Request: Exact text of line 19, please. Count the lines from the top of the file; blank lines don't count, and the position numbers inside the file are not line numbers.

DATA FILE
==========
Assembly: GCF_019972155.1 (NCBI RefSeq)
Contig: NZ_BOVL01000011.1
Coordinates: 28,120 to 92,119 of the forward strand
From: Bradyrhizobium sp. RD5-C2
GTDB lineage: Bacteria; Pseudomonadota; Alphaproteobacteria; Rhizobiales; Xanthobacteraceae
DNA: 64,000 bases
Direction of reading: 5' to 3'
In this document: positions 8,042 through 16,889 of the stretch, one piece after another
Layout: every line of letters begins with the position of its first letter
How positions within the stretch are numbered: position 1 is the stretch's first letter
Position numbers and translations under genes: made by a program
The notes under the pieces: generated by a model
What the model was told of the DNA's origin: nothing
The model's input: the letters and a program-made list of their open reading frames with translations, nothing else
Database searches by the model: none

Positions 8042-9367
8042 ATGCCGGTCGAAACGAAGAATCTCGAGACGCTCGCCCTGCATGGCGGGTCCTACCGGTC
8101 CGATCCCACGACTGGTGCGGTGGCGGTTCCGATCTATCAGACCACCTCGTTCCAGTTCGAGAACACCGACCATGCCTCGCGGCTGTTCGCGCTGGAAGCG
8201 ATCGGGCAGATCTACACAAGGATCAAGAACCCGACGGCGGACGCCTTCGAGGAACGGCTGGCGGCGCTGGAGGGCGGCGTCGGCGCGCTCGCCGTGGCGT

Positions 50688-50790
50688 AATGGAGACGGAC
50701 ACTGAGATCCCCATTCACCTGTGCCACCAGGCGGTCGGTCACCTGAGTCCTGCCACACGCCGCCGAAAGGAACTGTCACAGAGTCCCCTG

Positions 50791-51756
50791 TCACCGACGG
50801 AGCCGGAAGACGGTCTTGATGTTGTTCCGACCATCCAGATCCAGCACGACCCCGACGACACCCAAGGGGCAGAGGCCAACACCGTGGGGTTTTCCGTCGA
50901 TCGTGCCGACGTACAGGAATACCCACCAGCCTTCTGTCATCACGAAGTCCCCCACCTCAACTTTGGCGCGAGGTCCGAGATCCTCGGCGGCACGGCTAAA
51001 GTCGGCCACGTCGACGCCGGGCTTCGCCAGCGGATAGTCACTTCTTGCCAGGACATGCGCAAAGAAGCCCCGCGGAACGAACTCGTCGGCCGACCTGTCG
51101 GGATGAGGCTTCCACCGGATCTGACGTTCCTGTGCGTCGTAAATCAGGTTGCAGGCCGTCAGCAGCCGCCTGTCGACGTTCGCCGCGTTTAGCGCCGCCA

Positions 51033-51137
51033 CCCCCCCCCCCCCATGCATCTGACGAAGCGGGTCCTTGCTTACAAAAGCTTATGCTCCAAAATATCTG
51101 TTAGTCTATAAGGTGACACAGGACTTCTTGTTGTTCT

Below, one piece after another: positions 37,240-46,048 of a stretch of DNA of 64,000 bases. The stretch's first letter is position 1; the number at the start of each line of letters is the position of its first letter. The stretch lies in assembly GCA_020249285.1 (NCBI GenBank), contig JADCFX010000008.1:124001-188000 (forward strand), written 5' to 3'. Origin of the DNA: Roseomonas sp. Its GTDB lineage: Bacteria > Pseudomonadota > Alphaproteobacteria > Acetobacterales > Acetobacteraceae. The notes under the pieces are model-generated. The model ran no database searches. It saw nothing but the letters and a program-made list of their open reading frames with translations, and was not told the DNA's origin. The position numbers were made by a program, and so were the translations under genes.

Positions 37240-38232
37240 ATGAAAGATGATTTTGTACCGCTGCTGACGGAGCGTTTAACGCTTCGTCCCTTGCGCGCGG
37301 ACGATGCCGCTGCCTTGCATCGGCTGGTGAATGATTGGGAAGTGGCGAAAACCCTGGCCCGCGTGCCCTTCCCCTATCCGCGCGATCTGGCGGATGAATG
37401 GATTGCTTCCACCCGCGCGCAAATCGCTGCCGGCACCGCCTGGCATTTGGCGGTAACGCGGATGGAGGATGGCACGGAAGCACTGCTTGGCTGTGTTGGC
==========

8201 ATCGGGCAGATCTACACAAGGATCAAGAACCCGACGGCGGACGCCTTCGAGGAACGGCTGGCGGCGCTGGAGGGCGGCGTCGGCGCGCTCGCCGTGGCGT